Leaving Indian English writings notches ahead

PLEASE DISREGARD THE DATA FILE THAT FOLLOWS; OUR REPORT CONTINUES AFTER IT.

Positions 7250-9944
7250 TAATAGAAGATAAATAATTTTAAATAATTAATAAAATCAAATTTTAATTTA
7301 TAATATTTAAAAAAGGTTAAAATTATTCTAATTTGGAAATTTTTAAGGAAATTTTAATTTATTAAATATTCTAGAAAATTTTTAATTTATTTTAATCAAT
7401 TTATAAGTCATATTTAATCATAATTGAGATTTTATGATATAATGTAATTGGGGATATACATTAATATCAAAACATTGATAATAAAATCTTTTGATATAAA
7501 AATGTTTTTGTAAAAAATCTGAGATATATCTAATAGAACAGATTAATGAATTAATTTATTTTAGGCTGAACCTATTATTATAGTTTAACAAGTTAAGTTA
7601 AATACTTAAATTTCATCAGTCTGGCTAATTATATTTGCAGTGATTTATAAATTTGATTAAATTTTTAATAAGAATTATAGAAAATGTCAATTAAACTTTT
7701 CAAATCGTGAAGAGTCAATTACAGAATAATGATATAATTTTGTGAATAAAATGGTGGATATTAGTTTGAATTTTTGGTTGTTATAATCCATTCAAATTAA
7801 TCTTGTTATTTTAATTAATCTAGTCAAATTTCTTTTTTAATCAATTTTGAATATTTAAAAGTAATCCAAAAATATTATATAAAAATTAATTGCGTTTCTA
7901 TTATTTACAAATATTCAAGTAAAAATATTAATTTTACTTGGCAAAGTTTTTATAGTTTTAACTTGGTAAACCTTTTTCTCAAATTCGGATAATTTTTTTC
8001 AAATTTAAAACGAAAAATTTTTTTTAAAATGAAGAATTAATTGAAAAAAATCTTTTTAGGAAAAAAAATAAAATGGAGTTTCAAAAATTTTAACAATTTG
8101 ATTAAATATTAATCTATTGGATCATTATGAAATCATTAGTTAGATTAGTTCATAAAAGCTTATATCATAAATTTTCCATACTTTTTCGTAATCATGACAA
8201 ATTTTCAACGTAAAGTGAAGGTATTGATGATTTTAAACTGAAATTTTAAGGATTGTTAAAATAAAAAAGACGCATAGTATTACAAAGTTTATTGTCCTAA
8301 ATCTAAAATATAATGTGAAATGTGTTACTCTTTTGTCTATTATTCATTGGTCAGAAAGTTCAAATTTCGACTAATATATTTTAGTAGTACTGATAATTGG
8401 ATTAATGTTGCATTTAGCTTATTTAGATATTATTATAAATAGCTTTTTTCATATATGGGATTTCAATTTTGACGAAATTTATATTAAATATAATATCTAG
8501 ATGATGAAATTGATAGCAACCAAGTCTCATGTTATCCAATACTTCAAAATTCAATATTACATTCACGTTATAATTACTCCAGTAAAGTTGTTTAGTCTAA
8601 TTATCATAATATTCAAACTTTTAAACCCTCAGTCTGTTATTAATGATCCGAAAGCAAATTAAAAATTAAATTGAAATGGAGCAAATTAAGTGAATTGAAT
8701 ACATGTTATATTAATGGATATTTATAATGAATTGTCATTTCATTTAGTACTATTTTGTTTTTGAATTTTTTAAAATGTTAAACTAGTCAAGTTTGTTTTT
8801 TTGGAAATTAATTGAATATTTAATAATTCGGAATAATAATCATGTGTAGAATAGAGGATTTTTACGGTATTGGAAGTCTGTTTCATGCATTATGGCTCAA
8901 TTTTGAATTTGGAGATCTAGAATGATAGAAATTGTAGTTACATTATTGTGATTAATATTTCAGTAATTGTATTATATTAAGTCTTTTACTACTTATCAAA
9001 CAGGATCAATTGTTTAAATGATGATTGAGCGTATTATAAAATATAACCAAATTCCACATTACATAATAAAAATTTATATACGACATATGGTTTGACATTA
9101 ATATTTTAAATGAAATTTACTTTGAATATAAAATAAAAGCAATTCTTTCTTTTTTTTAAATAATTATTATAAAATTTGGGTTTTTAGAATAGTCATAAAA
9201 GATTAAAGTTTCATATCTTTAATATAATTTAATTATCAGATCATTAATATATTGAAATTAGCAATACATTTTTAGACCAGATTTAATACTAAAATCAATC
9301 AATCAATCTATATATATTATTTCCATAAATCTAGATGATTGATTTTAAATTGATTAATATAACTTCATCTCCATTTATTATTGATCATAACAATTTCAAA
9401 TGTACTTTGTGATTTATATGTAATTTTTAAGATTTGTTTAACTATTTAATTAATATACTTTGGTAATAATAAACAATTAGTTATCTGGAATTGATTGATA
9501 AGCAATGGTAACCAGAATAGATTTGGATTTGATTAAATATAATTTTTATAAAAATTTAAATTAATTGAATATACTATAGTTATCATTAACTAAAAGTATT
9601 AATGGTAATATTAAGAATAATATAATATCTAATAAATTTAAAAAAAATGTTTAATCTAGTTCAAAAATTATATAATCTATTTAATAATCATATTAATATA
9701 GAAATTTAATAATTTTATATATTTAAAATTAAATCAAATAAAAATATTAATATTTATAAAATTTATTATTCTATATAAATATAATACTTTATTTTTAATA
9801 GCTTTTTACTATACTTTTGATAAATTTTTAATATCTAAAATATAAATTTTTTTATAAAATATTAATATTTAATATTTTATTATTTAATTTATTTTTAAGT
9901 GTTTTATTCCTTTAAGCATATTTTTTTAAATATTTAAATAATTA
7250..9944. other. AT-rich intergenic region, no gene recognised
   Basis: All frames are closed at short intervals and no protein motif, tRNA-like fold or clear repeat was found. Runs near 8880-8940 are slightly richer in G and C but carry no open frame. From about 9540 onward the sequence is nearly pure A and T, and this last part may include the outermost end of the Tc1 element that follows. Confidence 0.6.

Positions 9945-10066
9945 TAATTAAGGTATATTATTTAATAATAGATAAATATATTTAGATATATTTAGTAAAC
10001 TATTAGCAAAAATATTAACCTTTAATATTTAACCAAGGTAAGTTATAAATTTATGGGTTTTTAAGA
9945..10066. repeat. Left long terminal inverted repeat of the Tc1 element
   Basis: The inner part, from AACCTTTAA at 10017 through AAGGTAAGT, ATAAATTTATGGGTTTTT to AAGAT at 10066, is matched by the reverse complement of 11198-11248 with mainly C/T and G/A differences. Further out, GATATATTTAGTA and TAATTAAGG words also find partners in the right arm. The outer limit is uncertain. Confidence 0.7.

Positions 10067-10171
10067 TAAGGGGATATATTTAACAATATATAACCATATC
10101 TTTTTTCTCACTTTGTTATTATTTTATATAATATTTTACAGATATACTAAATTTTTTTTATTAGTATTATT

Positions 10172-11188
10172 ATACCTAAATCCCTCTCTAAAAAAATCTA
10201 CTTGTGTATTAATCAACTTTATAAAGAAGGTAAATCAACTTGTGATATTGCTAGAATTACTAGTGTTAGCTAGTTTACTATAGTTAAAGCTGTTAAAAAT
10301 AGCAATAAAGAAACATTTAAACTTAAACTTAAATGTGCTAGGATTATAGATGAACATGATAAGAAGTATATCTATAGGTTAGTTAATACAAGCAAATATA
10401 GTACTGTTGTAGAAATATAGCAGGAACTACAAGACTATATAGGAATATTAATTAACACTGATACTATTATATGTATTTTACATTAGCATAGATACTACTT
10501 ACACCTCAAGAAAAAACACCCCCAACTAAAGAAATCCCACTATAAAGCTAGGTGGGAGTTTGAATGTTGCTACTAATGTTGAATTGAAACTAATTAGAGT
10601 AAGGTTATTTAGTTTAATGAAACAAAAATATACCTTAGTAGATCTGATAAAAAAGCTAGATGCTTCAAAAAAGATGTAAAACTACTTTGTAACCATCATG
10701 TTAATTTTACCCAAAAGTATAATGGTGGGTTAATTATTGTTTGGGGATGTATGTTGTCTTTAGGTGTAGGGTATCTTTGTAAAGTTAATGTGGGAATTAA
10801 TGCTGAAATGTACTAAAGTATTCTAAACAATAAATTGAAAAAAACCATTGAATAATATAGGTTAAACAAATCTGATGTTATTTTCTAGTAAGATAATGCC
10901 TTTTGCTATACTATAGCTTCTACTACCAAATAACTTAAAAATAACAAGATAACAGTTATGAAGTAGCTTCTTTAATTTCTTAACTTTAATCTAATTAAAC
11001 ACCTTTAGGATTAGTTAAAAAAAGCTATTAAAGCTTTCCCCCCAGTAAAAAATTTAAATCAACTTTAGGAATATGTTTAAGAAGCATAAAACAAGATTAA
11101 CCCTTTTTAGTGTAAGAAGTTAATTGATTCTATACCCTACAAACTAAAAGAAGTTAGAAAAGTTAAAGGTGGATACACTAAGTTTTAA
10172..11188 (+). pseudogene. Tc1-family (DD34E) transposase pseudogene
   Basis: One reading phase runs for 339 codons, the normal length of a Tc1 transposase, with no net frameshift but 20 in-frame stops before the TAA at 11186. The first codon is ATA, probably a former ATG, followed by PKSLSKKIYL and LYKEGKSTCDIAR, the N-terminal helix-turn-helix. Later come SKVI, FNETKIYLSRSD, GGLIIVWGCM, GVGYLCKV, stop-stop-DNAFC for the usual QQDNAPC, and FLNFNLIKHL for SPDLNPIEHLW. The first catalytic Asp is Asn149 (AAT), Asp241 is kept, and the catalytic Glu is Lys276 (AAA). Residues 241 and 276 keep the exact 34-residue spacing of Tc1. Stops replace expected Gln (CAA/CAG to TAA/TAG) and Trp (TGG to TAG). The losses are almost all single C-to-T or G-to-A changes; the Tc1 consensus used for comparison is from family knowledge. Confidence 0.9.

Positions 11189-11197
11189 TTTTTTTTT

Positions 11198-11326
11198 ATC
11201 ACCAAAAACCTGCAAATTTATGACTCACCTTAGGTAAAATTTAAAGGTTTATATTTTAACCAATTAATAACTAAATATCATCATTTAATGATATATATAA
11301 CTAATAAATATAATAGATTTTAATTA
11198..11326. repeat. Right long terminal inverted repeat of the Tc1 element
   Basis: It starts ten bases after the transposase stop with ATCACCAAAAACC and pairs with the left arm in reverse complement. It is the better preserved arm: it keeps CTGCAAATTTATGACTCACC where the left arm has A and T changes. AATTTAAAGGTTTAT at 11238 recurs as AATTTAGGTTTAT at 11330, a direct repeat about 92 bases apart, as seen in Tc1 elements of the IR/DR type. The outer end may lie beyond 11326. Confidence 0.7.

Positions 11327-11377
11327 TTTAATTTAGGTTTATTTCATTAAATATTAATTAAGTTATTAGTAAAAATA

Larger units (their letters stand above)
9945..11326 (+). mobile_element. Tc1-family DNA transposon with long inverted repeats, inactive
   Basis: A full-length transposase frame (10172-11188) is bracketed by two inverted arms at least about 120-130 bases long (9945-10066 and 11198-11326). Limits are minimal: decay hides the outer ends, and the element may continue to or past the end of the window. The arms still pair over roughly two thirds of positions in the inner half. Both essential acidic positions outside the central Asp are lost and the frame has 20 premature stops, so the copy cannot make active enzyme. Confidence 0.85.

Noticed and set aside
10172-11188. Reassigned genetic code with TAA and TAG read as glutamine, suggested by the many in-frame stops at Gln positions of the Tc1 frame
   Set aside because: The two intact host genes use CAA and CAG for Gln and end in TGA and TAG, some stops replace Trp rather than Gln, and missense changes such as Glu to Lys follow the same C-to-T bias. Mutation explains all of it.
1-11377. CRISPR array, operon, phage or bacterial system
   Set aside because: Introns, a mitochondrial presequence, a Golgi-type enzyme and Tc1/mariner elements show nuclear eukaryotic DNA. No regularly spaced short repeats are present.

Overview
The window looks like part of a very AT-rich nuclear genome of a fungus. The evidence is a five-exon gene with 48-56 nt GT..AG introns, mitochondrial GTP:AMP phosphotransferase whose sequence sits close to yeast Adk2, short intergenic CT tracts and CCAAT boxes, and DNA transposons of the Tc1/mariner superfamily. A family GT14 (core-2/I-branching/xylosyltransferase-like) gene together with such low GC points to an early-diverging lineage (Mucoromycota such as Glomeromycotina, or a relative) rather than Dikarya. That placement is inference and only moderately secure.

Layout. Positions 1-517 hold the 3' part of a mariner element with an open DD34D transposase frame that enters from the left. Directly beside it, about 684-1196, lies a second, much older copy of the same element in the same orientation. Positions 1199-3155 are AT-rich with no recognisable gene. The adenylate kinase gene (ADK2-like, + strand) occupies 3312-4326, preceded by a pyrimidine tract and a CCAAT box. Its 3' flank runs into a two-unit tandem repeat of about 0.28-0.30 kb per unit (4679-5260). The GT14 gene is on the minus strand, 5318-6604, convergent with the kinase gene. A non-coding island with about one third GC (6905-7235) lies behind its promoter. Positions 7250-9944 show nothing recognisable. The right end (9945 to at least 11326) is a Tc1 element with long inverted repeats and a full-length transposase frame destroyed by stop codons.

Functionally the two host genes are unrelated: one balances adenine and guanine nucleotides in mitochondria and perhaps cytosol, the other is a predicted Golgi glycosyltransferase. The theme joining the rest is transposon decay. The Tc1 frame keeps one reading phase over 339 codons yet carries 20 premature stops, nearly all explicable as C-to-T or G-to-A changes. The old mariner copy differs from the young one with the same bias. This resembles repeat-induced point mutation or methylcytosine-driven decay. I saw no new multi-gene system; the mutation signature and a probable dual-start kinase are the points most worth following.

The literary circles of India mourn the demise of Kiran Nagarkar, the recipient of the Order of Merit of the Federal Republic of Germany, and Sahitya Akademi Award for English Writers among others. Known for being both bawdy and lyrical, Nagarkar's writings were pronouncedly both political yet irreverent. He is specially credited for contributing singularly to modern English fiction from India which were particularly marked by depth. One of the leading lights of modern Indian literature, acclaimed for eight novels in English and Marathi, Nagarkar, at 77, breathed his last in Mumbai on Thursday. Apart from works for children and his accomplishments as an academic, a journalist, a screenplay writer, and in the advertising industry, The Arsonist, published in 2019, was his latest work of fiction. Indian writing in English has had a brief history so far but one that is marked with significant range and variety. It is said to be in 1793, that Sake Dean Mahomed wrote what is believed to be the first book by an Indian in English: The Travels of Dean Mahomed. Most early Indian writing in English was non-fictional and were primarily biographies and political essays. The late 19th century witnessed a change in this trend as (now) famous Indian authors wrote and published works in their mother tongue. Rabindranath Tagore was one who began translating his works from Bengali to English and this could be said to be a beginning of Indian writing in English by way of articulating subjective expressions sans the confinements of genres. RK Narayanan was another iconic Indian English writer whose stories were essentially about the common people in simple places, his Malgudi Days remains a classic. Authors like Kiran Nagarkar have brought Indian writing in English a long way since then. Bringing 'Indianness' to Indian English literature, contemporary authors like Nagarkar were said to be path-breaking. He will be best remembered for not just his vast body of work but also for his enthusiasm for life. And, for adding new dimensions to modern Indian writings in a foreign language that is only more Indian.